Yes, he can be obvious and a tad overbearing, but Michael Moore returns to form in his latest passionate outburst of unabashed liberalism. The concept is a bit cheesy: he goes to "invade" different countries in Europe and take with him their best social policy ideas to bring back home. Sounds like hard medicine to swallow for even the most hemorrhaging hearts, but Moore actually creates a bitterly hilarious film as he explores other industrialized countries, less powerful than ours, where people live better and common sense still reigns.
Like him or not, he has mastered the form of the satirical documentary. This film is among his funniest. I can't really go into details so as not to spoil the laughs for you, but he talks to people in Italy about paid vacation, France about school lunches, Slovenia about college debt, Norway about their prison system, and Iceland about how they dealt with their financial collapse. He milks the comparisons with the American way of doing things for laughs. It works. Compared to Europe, we look like a brutish, callous culture. It's very funny if it weren't so tragic.
As usual, he omits the problems in Europe that don't suit his crusading spirit, and is not interested in engaging in debate. His willful naiveté can be annoying, but by showing us the existence and possibility of a better system, he bares the cruel and sad dysfunction of our predatory brand of capitalism. His passionate outrage gives strength to his premise. Laughter is plentiful but it hurts, as well it should. We have become an absurd country.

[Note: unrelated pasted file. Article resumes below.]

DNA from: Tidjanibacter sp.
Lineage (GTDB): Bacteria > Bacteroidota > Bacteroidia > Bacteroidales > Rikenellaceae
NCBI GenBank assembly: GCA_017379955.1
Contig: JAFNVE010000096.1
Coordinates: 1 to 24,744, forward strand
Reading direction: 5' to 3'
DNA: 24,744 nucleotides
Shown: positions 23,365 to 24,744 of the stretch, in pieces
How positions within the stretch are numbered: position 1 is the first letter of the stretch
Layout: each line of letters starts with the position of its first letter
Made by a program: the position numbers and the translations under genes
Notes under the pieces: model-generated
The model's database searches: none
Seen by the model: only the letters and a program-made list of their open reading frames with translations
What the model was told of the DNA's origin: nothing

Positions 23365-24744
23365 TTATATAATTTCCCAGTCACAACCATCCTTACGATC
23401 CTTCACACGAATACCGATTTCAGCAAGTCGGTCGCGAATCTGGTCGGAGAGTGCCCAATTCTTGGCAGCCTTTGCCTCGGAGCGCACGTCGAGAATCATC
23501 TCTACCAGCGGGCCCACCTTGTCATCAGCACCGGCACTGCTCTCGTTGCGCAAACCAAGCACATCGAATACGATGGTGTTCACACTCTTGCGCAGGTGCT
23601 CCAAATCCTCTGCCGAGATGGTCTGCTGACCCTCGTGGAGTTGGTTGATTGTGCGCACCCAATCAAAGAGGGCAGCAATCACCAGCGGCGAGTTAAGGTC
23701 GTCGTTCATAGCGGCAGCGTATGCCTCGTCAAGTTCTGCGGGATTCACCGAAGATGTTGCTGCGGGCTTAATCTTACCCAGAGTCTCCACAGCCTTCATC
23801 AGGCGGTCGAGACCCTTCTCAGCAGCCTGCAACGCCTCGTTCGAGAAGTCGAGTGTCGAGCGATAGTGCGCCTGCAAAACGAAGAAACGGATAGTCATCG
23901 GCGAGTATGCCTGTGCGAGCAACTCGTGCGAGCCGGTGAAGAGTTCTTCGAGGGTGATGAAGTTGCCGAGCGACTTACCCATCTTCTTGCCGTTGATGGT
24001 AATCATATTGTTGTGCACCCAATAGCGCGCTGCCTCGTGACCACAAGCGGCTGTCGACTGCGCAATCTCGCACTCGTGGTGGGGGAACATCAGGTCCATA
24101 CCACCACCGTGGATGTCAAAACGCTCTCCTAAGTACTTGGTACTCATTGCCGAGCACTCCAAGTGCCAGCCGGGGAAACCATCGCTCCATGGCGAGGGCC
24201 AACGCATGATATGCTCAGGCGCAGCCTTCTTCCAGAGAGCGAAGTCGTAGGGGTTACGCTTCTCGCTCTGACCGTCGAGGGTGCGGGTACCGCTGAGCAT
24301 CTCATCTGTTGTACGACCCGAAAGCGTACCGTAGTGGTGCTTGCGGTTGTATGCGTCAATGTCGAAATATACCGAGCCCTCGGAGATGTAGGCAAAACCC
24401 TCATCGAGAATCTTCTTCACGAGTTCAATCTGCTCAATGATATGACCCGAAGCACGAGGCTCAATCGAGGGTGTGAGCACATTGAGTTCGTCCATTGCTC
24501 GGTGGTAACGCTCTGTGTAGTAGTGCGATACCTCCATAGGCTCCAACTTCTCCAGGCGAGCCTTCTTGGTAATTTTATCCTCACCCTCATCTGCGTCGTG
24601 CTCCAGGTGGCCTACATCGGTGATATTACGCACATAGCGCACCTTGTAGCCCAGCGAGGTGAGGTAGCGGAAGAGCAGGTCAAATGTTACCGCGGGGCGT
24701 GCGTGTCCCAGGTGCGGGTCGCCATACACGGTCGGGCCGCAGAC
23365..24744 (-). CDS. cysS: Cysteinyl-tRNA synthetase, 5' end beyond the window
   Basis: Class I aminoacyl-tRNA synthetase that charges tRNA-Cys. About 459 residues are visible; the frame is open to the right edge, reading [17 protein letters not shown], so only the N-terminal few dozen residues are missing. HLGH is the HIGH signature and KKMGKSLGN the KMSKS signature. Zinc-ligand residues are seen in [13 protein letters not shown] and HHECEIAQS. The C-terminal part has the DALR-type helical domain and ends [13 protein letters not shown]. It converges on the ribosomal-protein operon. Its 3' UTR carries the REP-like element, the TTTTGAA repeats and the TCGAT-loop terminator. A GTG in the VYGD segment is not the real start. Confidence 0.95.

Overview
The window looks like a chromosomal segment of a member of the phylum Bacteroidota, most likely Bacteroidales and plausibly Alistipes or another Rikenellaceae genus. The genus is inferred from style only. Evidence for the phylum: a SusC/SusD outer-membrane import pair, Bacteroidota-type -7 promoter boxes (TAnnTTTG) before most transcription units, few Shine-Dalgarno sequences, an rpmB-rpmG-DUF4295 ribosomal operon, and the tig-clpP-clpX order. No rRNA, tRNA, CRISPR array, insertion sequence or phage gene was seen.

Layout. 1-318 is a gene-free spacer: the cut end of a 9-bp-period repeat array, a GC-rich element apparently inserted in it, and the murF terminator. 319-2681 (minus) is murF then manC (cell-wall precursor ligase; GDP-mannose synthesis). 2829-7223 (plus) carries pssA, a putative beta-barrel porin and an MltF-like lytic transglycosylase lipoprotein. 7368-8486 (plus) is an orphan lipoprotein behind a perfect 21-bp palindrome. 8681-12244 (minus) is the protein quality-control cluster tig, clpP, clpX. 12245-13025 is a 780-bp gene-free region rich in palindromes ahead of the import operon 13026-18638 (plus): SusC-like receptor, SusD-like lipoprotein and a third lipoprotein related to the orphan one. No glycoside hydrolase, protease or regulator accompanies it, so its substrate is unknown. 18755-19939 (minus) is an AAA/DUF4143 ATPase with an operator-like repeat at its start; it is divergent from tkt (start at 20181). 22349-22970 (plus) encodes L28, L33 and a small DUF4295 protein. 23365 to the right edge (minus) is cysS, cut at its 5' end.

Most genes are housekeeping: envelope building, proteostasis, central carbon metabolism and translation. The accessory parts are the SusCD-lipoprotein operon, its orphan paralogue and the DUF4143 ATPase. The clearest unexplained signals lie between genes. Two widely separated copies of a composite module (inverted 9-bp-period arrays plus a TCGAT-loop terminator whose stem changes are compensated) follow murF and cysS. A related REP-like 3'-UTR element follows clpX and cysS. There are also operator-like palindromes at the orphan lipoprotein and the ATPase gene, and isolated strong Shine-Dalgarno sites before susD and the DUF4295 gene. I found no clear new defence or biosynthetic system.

Dec 22, 2015
As is customary every year, here's a list of the movies we saw this year in order of admiration.
My feeling as the year ends is that 2015 was not spectacular, although it did yield some lovely movies at the top of the list.
About Elly (not from this year, but in theaters this year)
Jafar Panahi's Taxi
The End Of The Tour
The Big Short
What We Do In The Shadows
The Measure of A Man
Among The Believers
Where To Invade Next
Love And Mercy
The Diary of A Teenage Girl
The New Girlfriend
Mountains May Depart
Kurt Cobain: Montage of Heck
Son Of Saul
Maps To The Stars
Far From Men
The Kindergarten Teacher
Everything Is Copy
Dior and I
Fantastic But I Fell Asleep
Cemetery Of Splendour
The Stanford Prison Experiment
While We're Young
Learning To Drive
Far From The Madding Crowd
Mad Max: Fury Road
Going Clear: Scientology or The Prison of Belief
What Happened, Miss Simone?
Whitey: United States of America v. James J. Bulger
Kumiko, The Treasure Hunter
The Princess of France
Welcome To Me
Not As Bad As Everyone Says
Magic Mike XXL
Entourage: The Movie
50 Shades Of Grey
Not As Good As Everyone Says
Star Wars: The Force Awakens
Listen To Me, Marlon
The Duke Of Burgundy
Bridge Of Spies
Don't Blink - Robert Frank
My Golden Days
She's Funny That Way
Sleeping With Other People
Pretentious and Terrible
Heaven Knows What
Queen Of Earth
Time Out Of Mind
The Danish Girl
The Age Of Adaline
Avengers: Age Of Ultron
A La Mala